The improvement (decline in number of falls with harm) is due in part to regional and statewide learning and improvement efforts. These include the 2008–2010 joint effort between the Authority and HCIF to establish a falls reporting initiative to assist hospitals in their falls-prevention efforts and the Authority-led partnership with the Hospital and Healthsystem Association of Pennsylvania’s (HAP’s) Hospital Engagement Network (HEN) Falls Reduction and Prevention Collaboration, part of CMS’s PfP initiative.36 At its peak, 83 hospitals from across the Commonwealth participated in the collaboration. Simultaneously, the Authority has published articles and tools to help staff in Pennsylvania facilities assess and investigate falls and determine the appropriate event type classification for reporting through PA-PSRS.36-44 The facility-level performance improvement work rests solely with those staff implementing best practices in fall reduction, aided by these collaborative efforts. Before these initiatives, the number of falls with harm events were on the rise.


The number of CLABSIs is trending down despite the most recent year’s increase in number of reports, and CAUTIs reported to the NHSN have been on the decline since mandatory reporting began in 2008.6 The Authority works closely with the Pennsylvania Department of Health, the Pennsylvania Health Care Cost Containment Council, HAP, the Association for Professionals in Infection Control and Epidemiology, HCIF, the Pennsylvania Health Care Quality Alliance, and other government and professional associations in infection-prevention improvement efforts.

Through prevention programs, articles, and toolkits, the Authority guides and educates healthcare facilities in detecting serious infection trends and in developing new strategies to prevent HAIs.45-49

To fulfill the responsibilities created by Act 52 of 2007, Pennsylvania established the Healthcare-Associated Infection Prevention (HAIP) website, which issues infection prevention newsletters and annual reports on HAIs. “The mission of HAIP is to protect patients, residents, visitors and healthcare personnel as well as promote safety, quality and value in the healthcare delivery system.”50 In 2012, Quality Insights of Pennsylvania, the Medicare quality improvement organization for the state, released a Best Practice Intervention Package: Preventing Healthcare-Associated Infections, which provided valuable prevention resources and the structure for performance improvement activities to reduce the number of CLABSIs and CAUTIs.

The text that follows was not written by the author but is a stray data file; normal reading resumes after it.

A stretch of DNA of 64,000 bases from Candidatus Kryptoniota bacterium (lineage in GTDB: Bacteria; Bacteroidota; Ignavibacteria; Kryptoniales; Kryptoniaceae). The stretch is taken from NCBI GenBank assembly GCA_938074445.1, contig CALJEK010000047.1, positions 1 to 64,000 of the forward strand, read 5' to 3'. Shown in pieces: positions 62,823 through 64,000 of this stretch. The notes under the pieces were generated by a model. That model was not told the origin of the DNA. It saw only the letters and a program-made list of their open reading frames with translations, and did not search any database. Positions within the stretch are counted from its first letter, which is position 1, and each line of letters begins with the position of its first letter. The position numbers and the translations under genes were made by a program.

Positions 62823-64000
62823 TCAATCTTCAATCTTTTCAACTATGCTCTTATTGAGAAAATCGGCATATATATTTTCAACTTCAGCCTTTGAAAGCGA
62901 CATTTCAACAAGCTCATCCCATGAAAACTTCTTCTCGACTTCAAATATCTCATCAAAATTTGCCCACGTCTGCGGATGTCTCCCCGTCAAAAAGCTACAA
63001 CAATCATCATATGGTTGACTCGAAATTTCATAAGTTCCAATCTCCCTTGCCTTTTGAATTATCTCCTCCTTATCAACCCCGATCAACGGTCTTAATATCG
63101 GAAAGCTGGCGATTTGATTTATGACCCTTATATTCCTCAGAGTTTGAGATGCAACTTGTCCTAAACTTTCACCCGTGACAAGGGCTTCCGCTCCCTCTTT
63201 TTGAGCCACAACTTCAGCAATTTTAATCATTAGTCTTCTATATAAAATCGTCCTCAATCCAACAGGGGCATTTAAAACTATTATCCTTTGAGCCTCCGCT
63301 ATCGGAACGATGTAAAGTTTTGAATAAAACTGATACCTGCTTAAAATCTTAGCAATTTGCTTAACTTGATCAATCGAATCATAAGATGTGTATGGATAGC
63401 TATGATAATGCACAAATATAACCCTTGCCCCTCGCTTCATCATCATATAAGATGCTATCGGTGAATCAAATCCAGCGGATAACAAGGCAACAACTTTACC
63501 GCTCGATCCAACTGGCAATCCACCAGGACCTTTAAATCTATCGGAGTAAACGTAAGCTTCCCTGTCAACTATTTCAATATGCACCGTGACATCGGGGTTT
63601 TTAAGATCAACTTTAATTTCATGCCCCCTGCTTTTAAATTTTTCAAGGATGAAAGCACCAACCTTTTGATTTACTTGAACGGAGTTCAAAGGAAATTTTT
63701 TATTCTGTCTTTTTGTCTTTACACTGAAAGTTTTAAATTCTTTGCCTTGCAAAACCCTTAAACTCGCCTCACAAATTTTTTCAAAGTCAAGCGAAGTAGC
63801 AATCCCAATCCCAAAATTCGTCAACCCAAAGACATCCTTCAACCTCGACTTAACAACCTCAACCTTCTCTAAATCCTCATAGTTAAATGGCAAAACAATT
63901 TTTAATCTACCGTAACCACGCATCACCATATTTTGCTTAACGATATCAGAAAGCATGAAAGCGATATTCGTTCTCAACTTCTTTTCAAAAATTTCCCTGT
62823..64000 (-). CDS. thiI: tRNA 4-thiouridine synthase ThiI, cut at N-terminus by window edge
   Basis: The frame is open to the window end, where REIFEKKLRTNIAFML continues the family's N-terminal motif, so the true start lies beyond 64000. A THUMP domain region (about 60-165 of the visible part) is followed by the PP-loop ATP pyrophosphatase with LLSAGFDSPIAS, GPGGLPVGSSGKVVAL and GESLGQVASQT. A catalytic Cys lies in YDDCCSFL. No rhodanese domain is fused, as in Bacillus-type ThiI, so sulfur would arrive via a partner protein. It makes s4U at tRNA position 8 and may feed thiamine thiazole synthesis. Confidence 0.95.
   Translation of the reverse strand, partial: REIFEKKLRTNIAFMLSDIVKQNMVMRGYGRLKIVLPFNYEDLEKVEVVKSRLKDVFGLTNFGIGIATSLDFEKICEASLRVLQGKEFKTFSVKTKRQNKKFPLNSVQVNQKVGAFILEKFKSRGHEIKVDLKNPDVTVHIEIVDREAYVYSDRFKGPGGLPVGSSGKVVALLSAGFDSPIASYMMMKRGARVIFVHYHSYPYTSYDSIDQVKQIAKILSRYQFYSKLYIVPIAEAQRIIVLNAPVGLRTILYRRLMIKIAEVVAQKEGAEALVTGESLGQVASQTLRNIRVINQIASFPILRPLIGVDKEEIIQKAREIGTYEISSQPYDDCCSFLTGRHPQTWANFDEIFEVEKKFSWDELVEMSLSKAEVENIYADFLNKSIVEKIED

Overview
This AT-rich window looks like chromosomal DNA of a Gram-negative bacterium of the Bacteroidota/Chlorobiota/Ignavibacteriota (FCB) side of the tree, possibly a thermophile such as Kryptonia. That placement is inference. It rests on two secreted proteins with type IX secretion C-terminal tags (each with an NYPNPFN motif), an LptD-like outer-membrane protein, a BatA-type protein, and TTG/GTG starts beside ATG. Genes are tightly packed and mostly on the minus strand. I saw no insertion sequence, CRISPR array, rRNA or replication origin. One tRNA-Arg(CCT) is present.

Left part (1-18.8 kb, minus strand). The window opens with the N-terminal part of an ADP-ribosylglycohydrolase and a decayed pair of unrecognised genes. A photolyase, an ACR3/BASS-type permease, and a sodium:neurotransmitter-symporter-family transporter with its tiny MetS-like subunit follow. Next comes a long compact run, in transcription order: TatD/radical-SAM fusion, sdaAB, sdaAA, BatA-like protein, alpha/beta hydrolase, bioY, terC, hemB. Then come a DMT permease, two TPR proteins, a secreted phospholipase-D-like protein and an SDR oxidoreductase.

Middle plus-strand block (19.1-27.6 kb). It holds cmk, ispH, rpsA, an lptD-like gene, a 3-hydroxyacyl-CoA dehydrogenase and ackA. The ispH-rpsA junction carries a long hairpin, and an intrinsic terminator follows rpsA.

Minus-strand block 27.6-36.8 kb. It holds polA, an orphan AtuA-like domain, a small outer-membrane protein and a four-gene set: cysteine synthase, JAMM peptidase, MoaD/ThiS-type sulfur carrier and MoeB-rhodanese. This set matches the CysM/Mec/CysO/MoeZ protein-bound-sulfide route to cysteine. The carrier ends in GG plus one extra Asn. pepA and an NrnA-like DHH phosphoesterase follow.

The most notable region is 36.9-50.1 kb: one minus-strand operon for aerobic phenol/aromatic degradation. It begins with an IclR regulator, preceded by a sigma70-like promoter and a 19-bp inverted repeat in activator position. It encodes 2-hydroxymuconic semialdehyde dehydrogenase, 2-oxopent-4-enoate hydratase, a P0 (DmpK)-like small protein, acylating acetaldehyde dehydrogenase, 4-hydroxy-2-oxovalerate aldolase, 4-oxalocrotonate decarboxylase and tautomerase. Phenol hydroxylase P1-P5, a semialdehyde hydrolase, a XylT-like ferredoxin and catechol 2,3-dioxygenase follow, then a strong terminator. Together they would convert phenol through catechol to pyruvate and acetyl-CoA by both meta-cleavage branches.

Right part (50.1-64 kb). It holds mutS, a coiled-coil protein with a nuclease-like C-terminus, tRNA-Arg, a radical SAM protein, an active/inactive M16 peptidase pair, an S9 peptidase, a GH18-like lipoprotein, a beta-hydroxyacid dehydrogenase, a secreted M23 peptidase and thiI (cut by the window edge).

Before receiving the HEN contract, HAP managed two AHRQ-funded projects from 2008 to 2011 that used the Comprehensive Unit-based Safety Program to work with hospitals to reduce CLABSI and CAUTI. Additionally, the HAP-led HENs and Reduction in CLABSI and CAUTI Collaborations were instrumental in driving improvements locally and regionally.51 Before these initiatives, the number of CLABSI and CAUTI events were essentially unchanged.

Wrong-Site Surgery

Wrong-site surgeries in Pennsylvania trended down from 2007 through 2014, with an increase seen in 2015. The noted improvement (i.e., decline in the number of wrong-site surgery events) in the eight-year period was due, in part, to the HCIF-led Partnership for Patient Care regional Wrong-site Surgery Prevention Program (2008) and the Authority-led partnership with HAP’s HEN, Wrong-Site Surgery Collaboration, which ended in 2014.52-54 Through on-site assessments, education, updates in the Pennsylvania Patient Safety Advisory, and toolkits, the Authority continues to provide guidance to healthcare facilities in preventing and reducing wrong-site surgery.29,30,31,55-57 Because wrong-site anesthesia blocks administered by anesthesiologists and surgeons account for nearly 27% of all wrong-site events identified in Pennsylvania operating suites, the Authority has partnered with the Pennsylvania Society of Anesthesiologists to update Authority guidance materials and to develop evidence-based resources for dissemination statewide.58

High Harm

High harm events, a leading indicator for Serious Events, have been decreasing annually in number and as a percentage of Serious Events.45 The Authority has seen an increase in the number of Incident (non-harm) reports reported through PA-PSRS over this period, suggesting that the decreased number of Serious Event reports is not due merely to an overall decline in vigilance of surveillance or reporting.45 Given that the number of medical interactions is increasing, a plausible hypothesis for this decline in high harm events is that as improvements are realized in patient safety, the number and severity of harmful adverse events is decreasing. The Authority has seen an increase in the number of Incident (non-harm) events reported through PA-PSRS, and this is consistent with this hypothesis that there is a shift to earlier detection and reporting of events with fewer events reaching the patient and causing serious harm. The decrease in the number of falls with harm is one example.

In addition to what has been discussed here, other quality improvement projects and initiatives have been performed by the Authority and others throughout the Commonwealth in the past 11 years and have contributed to the reduction of harm to patients.

The Authority’s (PA-PSRS data) calculated high-harm mortality rate of 58.8% is in keeping with a recent study by Adler and coauthors, in which patients experiencing harm (consistent with PA-PSRS high harm categories) had a 59% higher mortality probability than patients experiencing no harm or only temporary harm.31